The 3rd United States Volunteer Infantry served as part of the occupation force in Cuba
The 3rd U.S. Volunteer Infantry was formed between June 11 and July 9, 1898 and was mustered into service at Macon, Georgia. The regiment was raised as an “immune regiment” in that it men were from the south or survived various illnesses and this was mistakenly thought to make them immune to tropical diseases. The troops who were serving in Cuba had suffered greatly from tropical diseases, and the immune regiments were raised to be sent to replace the other regiments. Also, as the name implies, this was a national volunteer regiment raised for service in the war, and was not part of the standing army (in other words, not to be confused with the 3rd U.S. Infantry).
At the time of muster-in, the regiment consisted of forty-three officers and 984 enlisted men.
The regiment left the U.S. for Cuba on August 13, 1898, ironically the day following the declaration of an armistice between the U.S. and Spain, ending the war’s fighting. The regiment arrived in Cuba on August 17. The regiment served in Cuba until March 30, 1899 when it steamed for the U.S., arriving on April 2.
The regiment was mustered out of service on May 2, 1899 at Macon, Georgian. At the time of muster out, the regiment had shrunk to forty-six officers and 828 enlisted men.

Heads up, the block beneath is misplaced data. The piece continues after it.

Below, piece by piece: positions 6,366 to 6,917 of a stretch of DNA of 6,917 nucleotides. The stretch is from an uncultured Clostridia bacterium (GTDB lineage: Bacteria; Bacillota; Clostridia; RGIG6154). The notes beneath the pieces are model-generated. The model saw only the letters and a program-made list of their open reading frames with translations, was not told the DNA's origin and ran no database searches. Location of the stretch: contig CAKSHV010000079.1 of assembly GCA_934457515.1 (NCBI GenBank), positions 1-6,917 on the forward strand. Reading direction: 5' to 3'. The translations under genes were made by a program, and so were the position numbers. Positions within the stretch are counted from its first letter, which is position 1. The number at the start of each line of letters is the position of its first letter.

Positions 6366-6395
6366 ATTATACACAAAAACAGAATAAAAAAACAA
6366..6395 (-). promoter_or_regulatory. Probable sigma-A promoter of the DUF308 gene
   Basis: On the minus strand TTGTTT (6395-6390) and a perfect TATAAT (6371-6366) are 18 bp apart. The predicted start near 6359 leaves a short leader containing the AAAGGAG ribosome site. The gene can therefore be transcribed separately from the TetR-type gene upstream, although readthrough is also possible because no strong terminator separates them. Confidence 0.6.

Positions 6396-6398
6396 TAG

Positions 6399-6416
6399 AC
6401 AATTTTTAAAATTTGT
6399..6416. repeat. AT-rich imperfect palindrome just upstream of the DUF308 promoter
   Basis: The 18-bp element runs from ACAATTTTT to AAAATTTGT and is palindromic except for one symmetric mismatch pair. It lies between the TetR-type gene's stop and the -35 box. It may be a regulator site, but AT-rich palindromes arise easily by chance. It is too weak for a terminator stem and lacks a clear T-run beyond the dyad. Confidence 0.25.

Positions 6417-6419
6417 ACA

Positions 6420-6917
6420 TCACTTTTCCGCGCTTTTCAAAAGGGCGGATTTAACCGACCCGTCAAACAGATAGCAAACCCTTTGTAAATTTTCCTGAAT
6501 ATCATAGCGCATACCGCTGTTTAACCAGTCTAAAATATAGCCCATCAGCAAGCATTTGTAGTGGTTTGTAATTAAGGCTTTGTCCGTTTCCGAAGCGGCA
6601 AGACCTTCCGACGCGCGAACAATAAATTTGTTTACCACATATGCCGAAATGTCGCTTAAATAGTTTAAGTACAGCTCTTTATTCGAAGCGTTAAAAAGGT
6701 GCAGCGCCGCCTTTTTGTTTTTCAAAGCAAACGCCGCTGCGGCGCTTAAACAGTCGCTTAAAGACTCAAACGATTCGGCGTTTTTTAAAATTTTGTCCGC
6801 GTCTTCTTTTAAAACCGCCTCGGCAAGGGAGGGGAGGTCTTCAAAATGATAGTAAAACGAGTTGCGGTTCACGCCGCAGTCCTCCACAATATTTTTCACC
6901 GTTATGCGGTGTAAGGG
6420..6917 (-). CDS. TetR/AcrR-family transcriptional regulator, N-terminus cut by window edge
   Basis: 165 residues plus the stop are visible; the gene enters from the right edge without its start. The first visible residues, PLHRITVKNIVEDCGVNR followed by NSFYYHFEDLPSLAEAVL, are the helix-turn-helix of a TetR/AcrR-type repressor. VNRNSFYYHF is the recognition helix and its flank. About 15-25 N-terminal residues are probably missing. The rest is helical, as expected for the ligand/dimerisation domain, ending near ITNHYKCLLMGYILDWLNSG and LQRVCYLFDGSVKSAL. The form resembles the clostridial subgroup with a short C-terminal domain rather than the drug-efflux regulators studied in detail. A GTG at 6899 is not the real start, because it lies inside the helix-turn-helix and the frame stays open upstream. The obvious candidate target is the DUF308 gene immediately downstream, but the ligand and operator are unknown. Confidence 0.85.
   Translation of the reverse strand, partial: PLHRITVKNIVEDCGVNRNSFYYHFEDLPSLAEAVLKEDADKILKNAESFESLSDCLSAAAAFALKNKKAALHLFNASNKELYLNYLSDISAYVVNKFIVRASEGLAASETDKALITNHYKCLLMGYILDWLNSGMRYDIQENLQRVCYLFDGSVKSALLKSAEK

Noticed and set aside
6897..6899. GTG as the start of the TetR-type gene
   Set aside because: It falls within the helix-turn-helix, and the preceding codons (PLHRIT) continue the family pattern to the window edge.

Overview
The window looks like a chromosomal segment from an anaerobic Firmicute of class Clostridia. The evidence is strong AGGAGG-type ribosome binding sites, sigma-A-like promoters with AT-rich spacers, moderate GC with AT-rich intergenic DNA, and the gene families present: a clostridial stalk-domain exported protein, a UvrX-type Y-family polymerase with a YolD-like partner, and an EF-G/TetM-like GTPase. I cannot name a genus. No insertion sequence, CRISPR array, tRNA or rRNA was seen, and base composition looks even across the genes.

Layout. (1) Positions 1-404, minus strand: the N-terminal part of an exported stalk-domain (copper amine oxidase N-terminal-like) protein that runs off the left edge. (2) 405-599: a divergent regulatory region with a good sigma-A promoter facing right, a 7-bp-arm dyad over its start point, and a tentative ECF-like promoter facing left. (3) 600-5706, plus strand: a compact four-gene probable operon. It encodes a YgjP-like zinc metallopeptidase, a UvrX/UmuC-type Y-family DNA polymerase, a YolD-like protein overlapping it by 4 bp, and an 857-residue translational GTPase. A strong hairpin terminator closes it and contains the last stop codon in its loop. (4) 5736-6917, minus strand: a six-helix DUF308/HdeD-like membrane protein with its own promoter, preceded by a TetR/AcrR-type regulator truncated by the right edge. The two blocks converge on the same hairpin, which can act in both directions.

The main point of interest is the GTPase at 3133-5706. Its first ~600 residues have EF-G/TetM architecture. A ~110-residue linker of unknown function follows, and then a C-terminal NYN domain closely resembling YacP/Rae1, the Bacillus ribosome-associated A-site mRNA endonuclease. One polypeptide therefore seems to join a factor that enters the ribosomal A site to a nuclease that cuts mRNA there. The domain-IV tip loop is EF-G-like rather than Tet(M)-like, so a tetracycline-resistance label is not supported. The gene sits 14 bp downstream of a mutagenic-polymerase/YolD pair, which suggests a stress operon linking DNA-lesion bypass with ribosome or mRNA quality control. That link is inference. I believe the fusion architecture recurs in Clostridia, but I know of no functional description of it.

During its term of service, the regiment lost one officer who was dismissed, and one who died from disease. In addition, thirty-nine enlisted men died of disease, one was killed in an accident, seventy-one were discharged on disability and two were court-martialed. Lastly, six men deserted.
The belief that the men were immune to tropical diseases was based on faulty medical understanding, as indicated by the losses listed above.
Novak, Greg, Remember the Maine and to Hell with Spain; Being a Wargamer's Guide to the Spanish American War 1898. (Champagne: Ulster Imports, 1990) 35.
Statistical Exhibit of Strength of Volunteer Forces Called into Service During the War with Spain; with Losses from All Causes. (Washington: Government Printing Office, 1899).